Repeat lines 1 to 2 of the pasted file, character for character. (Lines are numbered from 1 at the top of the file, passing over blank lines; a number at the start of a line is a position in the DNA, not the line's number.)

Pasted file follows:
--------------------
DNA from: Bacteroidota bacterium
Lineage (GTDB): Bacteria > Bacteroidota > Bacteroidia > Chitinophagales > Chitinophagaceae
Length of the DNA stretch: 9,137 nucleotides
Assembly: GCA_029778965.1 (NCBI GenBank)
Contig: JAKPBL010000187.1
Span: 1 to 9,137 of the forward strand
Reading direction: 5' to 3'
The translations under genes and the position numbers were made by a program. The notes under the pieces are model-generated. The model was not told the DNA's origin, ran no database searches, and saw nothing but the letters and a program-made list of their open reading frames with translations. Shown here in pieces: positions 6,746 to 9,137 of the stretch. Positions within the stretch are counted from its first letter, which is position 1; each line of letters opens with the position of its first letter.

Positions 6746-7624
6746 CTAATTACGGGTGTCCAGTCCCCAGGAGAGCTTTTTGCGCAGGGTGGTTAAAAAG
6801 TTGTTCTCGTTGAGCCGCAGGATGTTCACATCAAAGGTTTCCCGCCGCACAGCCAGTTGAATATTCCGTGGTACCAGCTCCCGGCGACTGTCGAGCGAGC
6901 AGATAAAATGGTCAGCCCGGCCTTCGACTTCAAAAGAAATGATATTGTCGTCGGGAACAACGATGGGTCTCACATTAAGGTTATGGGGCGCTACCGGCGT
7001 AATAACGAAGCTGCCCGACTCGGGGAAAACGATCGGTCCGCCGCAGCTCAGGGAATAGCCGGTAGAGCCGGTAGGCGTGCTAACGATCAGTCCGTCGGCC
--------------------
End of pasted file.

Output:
DNA from: Bacteroidota bacterium
Lineage (GTDB): Bacteria > Bacteroidota > Bacteroidia > Chitinophagales > Chitinophagaceae